Book Group Readers' Recommendations 2023

At the end of each year, members of the Book Group meet together to share their favourite titles and offer ideas for gifts for friends and family, and for new authors to try ourselves. Listed below are the titles that were mentioned.

Also: recommendations at the end of 2022

A Bird in Winter
by Louise Doughty
Recommended by Neil

I read around 10 thrillers a year and this is my favourite this year. I picked it after seeing a review in the Financial Times. The bird is the nickname for the secret service and the action takes place in Scandinavia where the descriptions of the landscape are breathtaking. 

Black Butterflies
by Priscilla Morris
Recommended by Sarah

This is set in the Siege of Sarajevo which I've never read about before. I love reading about real events. The city falls and people are pitted against each other, tension builds. But there is hope. 

Date with Death
by Julia Chapman
Recommended by Jane

My brother recommended this series to me and he's a serious reader so he surprised me, and I wouldn't have picked them out. They're cosy crime and, if you can get past the characters names (Samson and Delilah!), are a great read. There's warmth, humour, mystery, and a bit of romance. Each one is self-contained but there is an ongoing story in the series. 

Demon Copperhead
by Barbara Kingsolver
Recommended by Sarah

This is my book of the year. Told in the first person as a young boy becomes a man and deals with an awful hand in life but takes responsibility for his actions. It doesn't feel like a big book, and I was completely lost in it. It will stay with me forever.

by Marilynne Robinson
Recommended by Alison

I decided to reread this book when I moved house recently but was worried that I wouldn't enjoy it as much. But I loved it. And it won the 2005 Pulitzer Prize so... It's written as a letter by a preacher at the end of his life, reaching out to his young son. 

He Used Thought as a Wife
by Tim Key
Recommended by Graham

Funny, silly, stimulating and brilliantly observed account of surviving lockdown by the actor, stand-up comedian and performance poet, Tim Key.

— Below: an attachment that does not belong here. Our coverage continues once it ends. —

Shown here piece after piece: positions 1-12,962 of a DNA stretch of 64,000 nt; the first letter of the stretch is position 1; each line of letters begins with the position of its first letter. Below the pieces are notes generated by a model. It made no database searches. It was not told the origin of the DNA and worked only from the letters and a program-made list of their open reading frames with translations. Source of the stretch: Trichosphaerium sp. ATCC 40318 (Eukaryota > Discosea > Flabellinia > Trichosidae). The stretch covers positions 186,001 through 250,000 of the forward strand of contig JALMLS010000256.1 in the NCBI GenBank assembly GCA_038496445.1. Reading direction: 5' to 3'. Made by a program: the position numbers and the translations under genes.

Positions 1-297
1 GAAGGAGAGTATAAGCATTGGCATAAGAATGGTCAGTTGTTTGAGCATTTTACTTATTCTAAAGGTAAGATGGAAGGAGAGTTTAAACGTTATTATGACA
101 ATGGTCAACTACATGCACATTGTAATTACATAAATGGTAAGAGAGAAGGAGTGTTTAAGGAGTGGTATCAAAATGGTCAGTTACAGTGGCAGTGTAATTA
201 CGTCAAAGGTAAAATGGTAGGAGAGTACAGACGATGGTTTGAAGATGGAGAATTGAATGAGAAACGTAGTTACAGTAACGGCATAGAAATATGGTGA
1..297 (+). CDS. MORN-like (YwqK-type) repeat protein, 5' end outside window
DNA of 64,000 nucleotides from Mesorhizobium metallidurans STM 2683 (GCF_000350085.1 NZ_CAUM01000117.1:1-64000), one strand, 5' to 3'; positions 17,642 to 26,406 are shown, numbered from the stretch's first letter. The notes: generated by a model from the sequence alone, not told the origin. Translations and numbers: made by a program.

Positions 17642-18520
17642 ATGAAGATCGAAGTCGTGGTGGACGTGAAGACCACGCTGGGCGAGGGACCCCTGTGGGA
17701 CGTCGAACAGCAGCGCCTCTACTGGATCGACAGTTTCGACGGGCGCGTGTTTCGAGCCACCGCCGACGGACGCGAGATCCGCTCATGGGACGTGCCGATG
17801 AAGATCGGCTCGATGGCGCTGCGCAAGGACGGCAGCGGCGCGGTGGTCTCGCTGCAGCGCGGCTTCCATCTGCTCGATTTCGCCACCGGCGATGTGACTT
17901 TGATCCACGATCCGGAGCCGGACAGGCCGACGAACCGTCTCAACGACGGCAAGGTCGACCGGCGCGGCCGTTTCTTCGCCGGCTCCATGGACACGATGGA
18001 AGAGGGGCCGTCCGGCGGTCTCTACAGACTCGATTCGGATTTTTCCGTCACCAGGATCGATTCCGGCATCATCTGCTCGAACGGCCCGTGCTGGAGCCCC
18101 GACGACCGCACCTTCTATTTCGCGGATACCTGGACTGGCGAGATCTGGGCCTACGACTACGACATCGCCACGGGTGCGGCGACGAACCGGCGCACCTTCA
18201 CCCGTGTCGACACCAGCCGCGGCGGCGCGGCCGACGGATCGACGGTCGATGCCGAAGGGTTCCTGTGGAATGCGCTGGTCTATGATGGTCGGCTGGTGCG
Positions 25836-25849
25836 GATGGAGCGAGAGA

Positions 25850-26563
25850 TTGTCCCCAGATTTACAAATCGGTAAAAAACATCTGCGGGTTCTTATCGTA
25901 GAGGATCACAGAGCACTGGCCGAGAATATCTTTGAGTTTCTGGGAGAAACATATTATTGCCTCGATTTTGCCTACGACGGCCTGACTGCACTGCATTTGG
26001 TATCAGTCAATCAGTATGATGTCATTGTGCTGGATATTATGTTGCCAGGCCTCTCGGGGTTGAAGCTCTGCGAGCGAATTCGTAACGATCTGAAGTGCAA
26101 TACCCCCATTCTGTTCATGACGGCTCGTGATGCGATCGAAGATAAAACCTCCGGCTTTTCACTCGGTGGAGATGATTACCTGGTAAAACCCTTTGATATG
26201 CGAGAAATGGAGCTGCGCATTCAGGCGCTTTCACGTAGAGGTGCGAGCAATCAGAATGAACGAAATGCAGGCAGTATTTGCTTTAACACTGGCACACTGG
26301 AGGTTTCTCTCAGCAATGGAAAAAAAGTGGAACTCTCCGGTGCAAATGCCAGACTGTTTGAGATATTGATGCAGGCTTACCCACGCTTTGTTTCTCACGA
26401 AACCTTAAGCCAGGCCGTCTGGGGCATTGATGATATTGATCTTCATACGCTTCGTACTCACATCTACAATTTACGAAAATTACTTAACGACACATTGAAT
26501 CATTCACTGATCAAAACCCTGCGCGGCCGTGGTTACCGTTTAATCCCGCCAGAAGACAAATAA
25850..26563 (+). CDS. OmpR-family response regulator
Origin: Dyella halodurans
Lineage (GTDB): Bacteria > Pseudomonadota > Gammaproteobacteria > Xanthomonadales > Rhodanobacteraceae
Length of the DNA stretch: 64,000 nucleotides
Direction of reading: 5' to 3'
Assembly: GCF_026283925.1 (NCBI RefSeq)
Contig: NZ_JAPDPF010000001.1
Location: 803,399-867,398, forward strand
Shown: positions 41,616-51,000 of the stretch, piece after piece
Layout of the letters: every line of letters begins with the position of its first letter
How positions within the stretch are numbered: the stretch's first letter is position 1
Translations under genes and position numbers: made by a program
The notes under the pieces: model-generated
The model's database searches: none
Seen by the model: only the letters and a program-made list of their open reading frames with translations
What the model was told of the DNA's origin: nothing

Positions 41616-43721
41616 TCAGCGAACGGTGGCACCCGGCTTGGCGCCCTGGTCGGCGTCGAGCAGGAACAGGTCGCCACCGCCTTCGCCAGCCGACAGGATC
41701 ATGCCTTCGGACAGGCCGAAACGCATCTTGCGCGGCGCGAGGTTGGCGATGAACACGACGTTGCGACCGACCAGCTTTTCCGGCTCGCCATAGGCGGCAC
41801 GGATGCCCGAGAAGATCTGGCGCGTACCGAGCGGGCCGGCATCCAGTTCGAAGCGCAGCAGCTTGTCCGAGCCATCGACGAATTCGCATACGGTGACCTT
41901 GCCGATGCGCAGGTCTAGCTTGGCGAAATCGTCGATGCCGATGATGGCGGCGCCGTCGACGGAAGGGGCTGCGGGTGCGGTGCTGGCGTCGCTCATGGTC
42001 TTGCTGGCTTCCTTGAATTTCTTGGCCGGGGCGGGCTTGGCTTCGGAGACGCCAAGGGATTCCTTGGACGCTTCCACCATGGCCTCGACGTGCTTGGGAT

The Binding
by Bridget Collins
Recommended by Kathy

A very beautifully packaged book to reflect its theme of bookbinding. It's a gothic mystery and a romance. Characters could have the mistakes they'd made in life bound up in a book, so that they might start afresh. A friend gave me this book and I very much enjoyed it.

The Book Woman of Troublesome Creek
by Kim Michele Richardson
Recommended by Jill

This was recommended to me by a friend. It's based on a true story - how Eleanor Roosevelt launched a scheme to take books to people in remote rural areas. It's well written and atmospheric, and I love being introduced to real events through a novel like this.

The Collector
by John Fowles
Recommended by Maria

This is an old book but I was reminded of it recently because I've been told that for someone with aspergers, this book tells them everything they need to know about empathy... The craft of the narrative voice is incredible. Even though you know what is going on, you are still sucked in. 

The House of Doors
by Tan Twan Eng
Recommended by Christine

This is my book of the year. I knew it wouldn't make the Booker shortlist because it's too good! I love reading books where I learn something new and this brilliantly describes colonial Malaysia and led me to go on to read books by W Somerset Maugham.

The Marriage Portrait
by Maggie O'Farrell
Recommended by Caroline

A friend gave me this book to read and I wasn't interested in it, but I had to read it in order to give it back. And it's brilliant. Not what I was expecting. You know Lucrezia is going to die but the story goes back and forth and you're willing her on. It's incredibly clever.

Wandering Souls
by Cecile Pine
Recommended by Sarah

This is the author's debut. It tells of a family journeying from Vietnam to Hong Kong, seeking a new life. Their boat capsizes, there's life in settlement camps. It's harrowing and poignant, and it's a great read.